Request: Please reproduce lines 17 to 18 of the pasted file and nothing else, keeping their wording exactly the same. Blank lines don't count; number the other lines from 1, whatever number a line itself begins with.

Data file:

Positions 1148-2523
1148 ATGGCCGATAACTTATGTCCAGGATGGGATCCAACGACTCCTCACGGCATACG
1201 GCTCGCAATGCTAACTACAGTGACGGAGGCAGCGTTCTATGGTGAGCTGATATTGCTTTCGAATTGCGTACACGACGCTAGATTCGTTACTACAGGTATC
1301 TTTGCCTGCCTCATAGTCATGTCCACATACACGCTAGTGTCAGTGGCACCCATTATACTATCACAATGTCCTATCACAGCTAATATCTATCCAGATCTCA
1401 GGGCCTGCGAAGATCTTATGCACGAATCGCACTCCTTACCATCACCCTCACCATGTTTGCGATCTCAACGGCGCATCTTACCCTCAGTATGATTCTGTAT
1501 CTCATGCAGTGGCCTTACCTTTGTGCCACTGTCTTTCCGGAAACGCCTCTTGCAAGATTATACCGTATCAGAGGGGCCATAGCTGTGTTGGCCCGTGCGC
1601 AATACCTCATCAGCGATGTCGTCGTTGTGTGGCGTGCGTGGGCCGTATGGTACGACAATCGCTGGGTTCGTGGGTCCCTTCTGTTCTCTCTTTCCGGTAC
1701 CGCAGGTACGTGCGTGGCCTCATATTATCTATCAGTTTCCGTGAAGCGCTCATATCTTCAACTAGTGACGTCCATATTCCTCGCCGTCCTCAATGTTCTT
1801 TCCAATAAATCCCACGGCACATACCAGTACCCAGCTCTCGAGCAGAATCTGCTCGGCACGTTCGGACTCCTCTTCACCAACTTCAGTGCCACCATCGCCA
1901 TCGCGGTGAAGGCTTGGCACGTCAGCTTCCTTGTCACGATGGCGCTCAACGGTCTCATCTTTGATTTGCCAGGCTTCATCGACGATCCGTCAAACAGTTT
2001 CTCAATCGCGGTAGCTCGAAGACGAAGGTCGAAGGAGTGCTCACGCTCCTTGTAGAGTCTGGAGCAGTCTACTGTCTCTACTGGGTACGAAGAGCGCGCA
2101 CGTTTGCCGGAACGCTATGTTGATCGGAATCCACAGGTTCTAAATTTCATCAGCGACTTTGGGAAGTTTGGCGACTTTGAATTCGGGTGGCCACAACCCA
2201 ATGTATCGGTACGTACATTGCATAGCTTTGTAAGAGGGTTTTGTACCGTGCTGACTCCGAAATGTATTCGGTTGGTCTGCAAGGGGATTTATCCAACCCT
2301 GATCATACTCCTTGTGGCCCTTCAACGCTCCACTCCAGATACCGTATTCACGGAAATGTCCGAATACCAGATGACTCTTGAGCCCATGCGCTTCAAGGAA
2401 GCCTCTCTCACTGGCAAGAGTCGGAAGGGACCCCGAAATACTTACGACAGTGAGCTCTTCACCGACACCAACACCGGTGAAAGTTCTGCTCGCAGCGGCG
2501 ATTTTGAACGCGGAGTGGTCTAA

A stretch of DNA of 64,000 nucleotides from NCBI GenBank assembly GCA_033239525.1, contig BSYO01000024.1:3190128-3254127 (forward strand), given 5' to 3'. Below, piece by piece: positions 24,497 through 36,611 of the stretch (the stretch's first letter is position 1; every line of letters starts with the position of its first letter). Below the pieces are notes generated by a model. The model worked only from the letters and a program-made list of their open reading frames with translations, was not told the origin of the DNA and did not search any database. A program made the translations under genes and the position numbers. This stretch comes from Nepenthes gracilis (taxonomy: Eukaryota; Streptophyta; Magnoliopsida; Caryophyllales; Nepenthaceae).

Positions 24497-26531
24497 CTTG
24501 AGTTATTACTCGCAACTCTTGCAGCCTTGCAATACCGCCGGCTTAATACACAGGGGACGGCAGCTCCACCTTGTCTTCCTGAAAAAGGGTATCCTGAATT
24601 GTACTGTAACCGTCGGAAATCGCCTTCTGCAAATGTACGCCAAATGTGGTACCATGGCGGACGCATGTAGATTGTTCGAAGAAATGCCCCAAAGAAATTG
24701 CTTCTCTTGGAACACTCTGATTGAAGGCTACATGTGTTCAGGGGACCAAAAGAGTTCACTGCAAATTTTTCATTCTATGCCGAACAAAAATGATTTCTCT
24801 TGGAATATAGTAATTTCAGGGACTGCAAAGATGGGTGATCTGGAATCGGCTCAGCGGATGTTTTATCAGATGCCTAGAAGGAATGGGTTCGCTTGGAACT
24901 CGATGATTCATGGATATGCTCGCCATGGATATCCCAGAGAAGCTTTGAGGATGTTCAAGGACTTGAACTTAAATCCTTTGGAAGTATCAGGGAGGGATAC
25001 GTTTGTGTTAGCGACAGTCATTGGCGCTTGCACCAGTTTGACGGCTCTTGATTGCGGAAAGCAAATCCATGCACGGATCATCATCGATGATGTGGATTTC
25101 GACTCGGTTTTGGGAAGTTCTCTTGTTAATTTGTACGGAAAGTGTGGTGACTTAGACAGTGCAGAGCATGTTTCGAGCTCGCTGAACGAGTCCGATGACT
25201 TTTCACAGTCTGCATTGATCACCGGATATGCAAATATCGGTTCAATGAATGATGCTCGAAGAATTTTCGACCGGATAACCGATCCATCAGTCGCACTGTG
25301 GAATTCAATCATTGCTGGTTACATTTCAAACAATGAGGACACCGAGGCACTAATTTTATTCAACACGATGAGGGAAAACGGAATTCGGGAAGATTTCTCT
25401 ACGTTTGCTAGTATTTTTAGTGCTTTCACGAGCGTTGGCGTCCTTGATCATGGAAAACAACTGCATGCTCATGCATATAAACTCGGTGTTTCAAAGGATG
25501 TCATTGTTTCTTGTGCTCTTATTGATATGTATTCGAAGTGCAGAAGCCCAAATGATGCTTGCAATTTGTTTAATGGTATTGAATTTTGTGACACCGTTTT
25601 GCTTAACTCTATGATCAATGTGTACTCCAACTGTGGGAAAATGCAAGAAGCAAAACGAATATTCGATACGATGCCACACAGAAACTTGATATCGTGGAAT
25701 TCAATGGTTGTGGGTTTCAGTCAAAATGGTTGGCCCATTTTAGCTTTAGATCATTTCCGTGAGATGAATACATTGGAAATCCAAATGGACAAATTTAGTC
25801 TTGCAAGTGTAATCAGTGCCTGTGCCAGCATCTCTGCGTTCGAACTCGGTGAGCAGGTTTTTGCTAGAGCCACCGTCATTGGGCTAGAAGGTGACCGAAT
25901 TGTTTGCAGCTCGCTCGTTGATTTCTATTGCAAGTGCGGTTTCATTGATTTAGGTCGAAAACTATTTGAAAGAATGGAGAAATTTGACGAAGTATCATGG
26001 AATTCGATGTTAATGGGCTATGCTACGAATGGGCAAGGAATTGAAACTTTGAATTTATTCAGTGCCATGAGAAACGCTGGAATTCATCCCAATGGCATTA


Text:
A stretch of DNA of 64,000 nucleotides from NCBI GenBank assembly GCA_033239525.1, contig BSYO01000024.1:3190128-3254127 (forward strand), given 5' to 3'. Below, piece by piece: positions 24,497 through 36,611 of the stretch (the stretch's first letter is position 1; every line of letters starts with the position of its first letter). Below the pieces are notes generated by a model. The model worked only from the letters and a program-made list of their open reading frames with translations, was not told the origin of the DNA and did not search any database. A program made the translations under genes and the position numbers. This stretch comes from Nepenthes gracilis (taxonomy: Eukaryota; Streptophyta; Magnoliopsida; Caryophyllales; Nepenthaceae).

Positions 24497-26531